Chester Dee Bridge
Has been described as a Certain Fortified Bridge
There are masonry footings remains
|Name||Chester Dee Bridge
Road bridge over River Dee. Late C14, altered 1826. Red sandstone. 7 arches, from north to south: a pair of segmental arches north of diagonal weir; serving leat to former Mills of Dee then by hydro-electric power station; cutwater at weir, then plain abutment to first, parabolic, river arch; cutwater; pointed arch with moulded arris; cutwater; narrower arch with moulded arris; cutwater; broad segmental arch with moulded arris; bottom stage forming rectangular projection upstream for former gate-tower; large cutwater; narrow segmental arch probably in place of former drawbridge. The bridge was widened, upstream, in 1826, to provide a footway, partly corbelled. The present bridge replaced earlier medieval bridges, probably of timber, and is believed to stand on the site of a Roman bridge. (Listed Building Report)
The Old Dee Bridge was originally the only crossing over the Dee at Chester. The present bridge is thought to have been built from 1387. It comprises seven masonry arches of varying size. There was a gatehouse on the southernmost pier possibly with a drawbridge. The southernmost arch was rebuilt in 1499-1500 perhaps replacing the drawbridge. The gatehouse was demolished in 1781.
Trial pits were excavated over the crowns of arches 3 to 7 revealing an interesting variation in deposits under the base of the modern carriageway. In arch 5, there was a substantial surface of river cobbles. It is tempting to consider this cobble surface as the original medieval road over the bridge. It is curious that whatever its date and even though it is the central arch, this surface must have lain lower than the roadway over the adjacent arches. (Med. Arch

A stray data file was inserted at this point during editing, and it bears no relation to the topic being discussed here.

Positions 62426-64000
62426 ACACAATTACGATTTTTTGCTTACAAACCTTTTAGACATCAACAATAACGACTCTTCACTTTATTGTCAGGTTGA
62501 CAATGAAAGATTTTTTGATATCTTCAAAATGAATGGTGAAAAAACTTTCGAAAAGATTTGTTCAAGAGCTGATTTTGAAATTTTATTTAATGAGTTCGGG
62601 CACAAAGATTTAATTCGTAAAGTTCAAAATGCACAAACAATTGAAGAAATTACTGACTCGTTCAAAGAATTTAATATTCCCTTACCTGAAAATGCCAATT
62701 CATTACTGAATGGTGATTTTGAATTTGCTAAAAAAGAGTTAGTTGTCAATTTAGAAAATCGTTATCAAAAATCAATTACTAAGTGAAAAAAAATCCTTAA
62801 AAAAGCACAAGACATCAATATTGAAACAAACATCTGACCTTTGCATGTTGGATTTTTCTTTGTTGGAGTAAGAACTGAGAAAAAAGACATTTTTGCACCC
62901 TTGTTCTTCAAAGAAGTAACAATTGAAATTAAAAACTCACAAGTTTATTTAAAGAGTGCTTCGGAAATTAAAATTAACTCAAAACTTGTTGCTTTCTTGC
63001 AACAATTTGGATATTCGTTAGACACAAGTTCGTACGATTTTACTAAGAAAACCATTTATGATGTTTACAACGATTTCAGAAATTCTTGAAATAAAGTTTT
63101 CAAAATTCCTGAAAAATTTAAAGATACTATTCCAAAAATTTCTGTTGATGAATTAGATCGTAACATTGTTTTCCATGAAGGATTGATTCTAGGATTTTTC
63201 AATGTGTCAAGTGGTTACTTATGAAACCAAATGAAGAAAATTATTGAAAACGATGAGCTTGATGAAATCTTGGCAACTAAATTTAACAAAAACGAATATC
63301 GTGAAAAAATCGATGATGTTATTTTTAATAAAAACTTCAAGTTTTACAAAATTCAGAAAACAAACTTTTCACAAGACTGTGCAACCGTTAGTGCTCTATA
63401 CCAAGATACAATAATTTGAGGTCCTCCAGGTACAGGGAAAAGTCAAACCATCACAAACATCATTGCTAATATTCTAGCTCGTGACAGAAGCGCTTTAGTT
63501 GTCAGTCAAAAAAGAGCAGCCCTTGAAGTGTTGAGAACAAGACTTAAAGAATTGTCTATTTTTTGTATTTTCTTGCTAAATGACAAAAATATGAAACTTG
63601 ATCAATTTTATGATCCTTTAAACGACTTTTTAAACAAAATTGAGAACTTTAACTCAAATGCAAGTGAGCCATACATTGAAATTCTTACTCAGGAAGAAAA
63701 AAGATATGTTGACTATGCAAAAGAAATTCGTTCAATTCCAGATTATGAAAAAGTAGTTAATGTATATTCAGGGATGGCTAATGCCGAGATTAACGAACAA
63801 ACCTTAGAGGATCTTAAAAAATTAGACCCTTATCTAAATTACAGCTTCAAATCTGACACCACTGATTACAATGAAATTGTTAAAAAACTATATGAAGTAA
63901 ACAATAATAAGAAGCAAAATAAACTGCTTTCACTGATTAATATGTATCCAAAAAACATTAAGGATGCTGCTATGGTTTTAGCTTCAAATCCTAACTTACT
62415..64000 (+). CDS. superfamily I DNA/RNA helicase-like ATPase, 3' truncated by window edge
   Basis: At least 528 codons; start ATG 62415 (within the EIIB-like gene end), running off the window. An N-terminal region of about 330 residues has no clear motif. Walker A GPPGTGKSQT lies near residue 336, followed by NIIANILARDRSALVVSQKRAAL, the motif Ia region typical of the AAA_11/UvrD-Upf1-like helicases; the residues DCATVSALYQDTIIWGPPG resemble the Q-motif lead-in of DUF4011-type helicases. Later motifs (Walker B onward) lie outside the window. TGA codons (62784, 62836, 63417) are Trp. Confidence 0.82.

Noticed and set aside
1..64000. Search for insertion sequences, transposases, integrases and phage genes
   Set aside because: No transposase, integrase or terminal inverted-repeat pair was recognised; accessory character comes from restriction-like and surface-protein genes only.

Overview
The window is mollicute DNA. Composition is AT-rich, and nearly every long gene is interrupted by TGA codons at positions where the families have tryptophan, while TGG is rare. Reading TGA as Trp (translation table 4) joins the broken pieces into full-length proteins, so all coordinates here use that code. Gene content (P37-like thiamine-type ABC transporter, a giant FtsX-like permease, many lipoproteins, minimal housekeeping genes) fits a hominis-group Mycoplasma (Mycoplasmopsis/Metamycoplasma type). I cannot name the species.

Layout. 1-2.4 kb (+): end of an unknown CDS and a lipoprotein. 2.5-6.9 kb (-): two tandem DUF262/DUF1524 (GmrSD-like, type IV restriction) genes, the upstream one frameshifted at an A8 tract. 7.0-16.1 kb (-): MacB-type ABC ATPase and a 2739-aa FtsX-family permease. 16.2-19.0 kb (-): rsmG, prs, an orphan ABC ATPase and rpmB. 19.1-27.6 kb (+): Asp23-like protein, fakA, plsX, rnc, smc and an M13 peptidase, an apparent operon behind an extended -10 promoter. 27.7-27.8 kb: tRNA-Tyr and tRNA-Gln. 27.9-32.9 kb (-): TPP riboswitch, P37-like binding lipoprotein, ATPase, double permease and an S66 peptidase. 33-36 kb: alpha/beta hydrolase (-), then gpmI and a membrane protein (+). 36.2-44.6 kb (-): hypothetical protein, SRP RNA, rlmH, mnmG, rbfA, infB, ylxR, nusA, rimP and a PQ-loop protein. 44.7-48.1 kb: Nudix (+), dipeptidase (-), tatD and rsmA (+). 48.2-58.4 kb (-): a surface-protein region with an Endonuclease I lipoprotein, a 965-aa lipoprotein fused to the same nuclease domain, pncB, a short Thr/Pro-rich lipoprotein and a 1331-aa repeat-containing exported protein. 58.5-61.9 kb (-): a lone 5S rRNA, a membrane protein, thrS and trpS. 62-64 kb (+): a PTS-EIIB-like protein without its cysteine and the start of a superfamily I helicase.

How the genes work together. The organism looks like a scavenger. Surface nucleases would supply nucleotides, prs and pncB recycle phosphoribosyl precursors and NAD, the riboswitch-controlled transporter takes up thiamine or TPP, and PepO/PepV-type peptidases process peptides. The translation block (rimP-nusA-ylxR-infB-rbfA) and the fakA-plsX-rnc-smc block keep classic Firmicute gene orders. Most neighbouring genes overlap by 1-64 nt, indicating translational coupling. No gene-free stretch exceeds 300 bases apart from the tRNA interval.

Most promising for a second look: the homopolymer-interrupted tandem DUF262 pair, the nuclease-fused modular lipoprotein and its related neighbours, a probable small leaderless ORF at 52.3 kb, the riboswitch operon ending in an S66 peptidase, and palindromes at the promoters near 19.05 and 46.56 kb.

25th July 11 Richard II 1387
Letters Patent by the King granting his profits from the Passage of the River Dee and the Murage, formerly granted for the City walls, to be received for the repair of the ruined bridge over the river.
Given at Chester Castle.
Appended is the seal of the King's Chester Exchequer.
Murage was a toll granted by the Earls of Chester to be levied on certain goods entering the city to be used for the repair of the walls and streets (City of Chester Charters ZCH/20)
5th March 8 Henry IV 1407
Letters Patent by Henry, Prince of Wales and Earl of Chester, granting the expenditure of the Murage to be received for the next five years to be spent one half on the walls and one half on the completion of the tower on the Dee Bridge which was begun in the time of Richard II.
Given at Chester.
Fragment of the Prince's seal of the Chester Exchequer remains attached, Cast of reverse (City of Chester Charters ZCH/25)
This site is a scheduled monument protected by law
This is a Grade 1 listed building protected by law
Historic England Scheduled Monument Number
Historic England Listed Building number(s)
Images Of England
Historic England (PastScape) Defra or Monument number(s)
County Historic Environment Record
|OS Map Grid Reference||SJ407657